17 hostages freed during Israel-Hamas truce 2:20
(CNN) -- For more than six weeks, the conditions of Israeli hostages captured by Hamas in Gaza were virtually unknown to the outside world.
But now testimonies are beginning to emerge from some of the hostages freed by the extremist group in recent days, giving a glimpse of their lives in captivity following Hamas' brutal attack on Israel on Oct. 7.
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Those who have spoken of their experiences describe how they lived on limited supplies, while bombs rained down on their heads. Some learned during their time as hostages that members of their family or friends had been killed on the day of the Hamas assault, while others were left with no clues about their safety.
Adva Adar, whose 85-year-old grandmother Yafa was one of those released in the first hostage-for-Palestinian detainee swap, said her family "was asked to let (Yafa) share whatever she saw fit, and not to ask her too many questions so that she wouldn't feel obligated (to answer) or so that it wouldn't be too much for her."
Adva said her grandmother had lost weight during the ordeal, and other hostages have revealed that the captives had little food.
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Rice & Bread
The freed hostages Keren Munder, his mother and his 9-year-old son endured days with barely pita bread to eat during their captivity, his cousin Merav Mor Raviv told reporters on Sunday.
Munder and his mother lost between six and eight kilograms of weight due to lack of regular feeding, Mor Raviv said, adding: "They ate, but not regularly."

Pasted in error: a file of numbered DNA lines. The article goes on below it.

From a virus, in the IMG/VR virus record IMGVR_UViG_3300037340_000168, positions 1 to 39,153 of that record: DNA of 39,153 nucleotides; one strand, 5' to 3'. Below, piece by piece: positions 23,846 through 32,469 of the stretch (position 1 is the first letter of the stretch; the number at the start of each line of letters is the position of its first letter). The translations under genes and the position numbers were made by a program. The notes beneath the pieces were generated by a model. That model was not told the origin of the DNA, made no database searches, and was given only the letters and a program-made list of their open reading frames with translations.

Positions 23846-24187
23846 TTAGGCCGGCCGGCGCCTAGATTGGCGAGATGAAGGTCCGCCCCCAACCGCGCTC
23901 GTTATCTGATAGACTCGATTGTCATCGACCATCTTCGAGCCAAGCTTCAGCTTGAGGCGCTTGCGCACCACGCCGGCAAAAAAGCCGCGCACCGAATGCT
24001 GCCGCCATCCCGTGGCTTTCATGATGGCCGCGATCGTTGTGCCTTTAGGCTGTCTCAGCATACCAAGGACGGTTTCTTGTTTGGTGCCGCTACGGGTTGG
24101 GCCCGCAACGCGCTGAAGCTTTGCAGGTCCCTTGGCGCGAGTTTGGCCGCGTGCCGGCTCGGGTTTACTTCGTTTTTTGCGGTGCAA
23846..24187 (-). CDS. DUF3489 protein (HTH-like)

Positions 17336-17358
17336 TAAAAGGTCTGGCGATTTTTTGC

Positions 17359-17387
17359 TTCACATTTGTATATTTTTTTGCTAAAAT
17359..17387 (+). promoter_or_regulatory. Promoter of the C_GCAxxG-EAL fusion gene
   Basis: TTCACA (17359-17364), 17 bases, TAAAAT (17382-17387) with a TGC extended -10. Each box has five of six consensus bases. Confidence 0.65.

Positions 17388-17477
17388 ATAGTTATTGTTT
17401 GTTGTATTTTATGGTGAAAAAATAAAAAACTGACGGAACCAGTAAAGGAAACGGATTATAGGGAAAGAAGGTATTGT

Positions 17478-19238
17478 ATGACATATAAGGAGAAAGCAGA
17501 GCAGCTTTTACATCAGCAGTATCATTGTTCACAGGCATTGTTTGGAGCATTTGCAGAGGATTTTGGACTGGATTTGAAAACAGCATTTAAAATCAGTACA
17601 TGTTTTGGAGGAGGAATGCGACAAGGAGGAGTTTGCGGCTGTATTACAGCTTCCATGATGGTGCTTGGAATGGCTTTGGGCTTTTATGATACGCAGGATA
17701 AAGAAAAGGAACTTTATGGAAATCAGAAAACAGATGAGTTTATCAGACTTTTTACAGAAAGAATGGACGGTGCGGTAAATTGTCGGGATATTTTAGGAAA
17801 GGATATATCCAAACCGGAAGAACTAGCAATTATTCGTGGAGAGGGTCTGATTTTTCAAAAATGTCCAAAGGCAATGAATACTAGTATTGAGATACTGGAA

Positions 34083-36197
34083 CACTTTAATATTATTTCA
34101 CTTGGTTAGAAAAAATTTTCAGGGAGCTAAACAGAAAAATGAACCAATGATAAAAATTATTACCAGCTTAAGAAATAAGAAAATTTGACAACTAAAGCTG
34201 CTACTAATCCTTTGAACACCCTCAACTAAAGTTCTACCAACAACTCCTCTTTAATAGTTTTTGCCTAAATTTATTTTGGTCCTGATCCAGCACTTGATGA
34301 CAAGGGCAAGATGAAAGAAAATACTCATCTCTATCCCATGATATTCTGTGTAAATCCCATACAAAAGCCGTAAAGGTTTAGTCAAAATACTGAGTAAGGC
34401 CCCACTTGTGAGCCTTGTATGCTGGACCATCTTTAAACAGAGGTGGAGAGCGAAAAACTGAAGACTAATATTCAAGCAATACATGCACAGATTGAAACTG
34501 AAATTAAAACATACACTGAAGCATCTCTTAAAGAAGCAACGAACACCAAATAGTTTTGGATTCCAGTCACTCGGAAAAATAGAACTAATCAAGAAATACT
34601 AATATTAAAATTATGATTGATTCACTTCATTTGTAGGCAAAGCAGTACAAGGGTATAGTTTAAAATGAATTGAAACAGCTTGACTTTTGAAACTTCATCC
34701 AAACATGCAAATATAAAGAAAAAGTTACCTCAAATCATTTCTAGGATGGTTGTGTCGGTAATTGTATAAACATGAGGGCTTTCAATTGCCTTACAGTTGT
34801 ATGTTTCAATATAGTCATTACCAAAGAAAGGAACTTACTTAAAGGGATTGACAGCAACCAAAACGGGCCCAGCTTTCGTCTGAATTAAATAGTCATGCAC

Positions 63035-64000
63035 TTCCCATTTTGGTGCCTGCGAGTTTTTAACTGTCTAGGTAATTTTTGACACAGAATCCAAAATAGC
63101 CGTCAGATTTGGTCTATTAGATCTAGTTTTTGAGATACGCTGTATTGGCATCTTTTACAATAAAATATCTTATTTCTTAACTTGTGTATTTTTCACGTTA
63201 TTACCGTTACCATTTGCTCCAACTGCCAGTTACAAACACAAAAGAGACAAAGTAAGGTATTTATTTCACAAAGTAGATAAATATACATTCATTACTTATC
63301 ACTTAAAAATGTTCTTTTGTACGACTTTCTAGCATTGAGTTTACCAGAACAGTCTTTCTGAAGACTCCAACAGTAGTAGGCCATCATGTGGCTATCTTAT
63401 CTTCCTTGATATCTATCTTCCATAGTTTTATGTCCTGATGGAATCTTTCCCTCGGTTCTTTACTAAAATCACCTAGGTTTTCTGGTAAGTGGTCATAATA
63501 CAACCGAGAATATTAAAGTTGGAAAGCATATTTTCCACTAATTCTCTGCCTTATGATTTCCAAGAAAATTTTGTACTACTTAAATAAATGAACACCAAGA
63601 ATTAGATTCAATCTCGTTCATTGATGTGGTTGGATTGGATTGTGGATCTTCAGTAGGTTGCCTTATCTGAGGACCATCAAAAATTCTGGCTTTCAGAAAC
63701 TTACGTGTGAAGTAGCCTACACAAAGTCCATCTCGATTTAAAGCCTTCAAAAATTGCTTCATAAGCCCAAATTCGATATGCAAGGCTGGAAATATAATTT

Their diet in captivity included plenty of rice and bread, he added.
Following Israeli army attacks and the ground offensive on Gaza, the enclave has been plunged into a humanitarian crisis. Most of the territory's inhabitants have focused on the basics: finding shelter, fleeing the fighting, and accessing food and water.
During the first three days of the truce, Hamas released a total of 58 hostages, mainly women and children, and Israel released 117 Palestinian prisoners.
A Red Cross convoy carrying Israeli and foreign hostages heads to Egypt from Gaza on Sunday. Credit: Fatima Shbair/AP
For some of them, the conditions were manageable. Roongarun Wichanguen, sister of freed Thai hostage Vetoon Phoome, said Saturday that her brother appeared healthy after being released by Hamas in a separate deal.
"He had a very cheerful face and seemed fine. He said he had not been tortured or assaulted and that he had been fed well," he said in a video interview. "They took very good care of him. It looked like he had stayed in a house, not in the tunnel," he added.
However, several hostages were admitted to hospitals with serious injuries or health problems.
Alma Avraham, 84, who was among the Israeli hostages freed from Gaza on Sunday, was admitted to the intensive care unit, according to Israel's Soroka Medical Center.
"She is in critical condition, she is (being) treated in the emergency department after suffering significant medical neglect over the past few weeks while being held by Hamas. He is currently in an unstable condition and his life is in danger," Dr. Shlomi Codish, CEO of Soroka Medical Center, said in a video Sunday.
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Another hostage, 72-year-old Adina Moshe, endured "horrific" conditions while held captive, according to her nephew.
Moshe is "regaining strength" but is "a little weak" after spending more than seven weeks five stories underground, Eyal Nouri told CNN's Brinna Golodryga on Monday.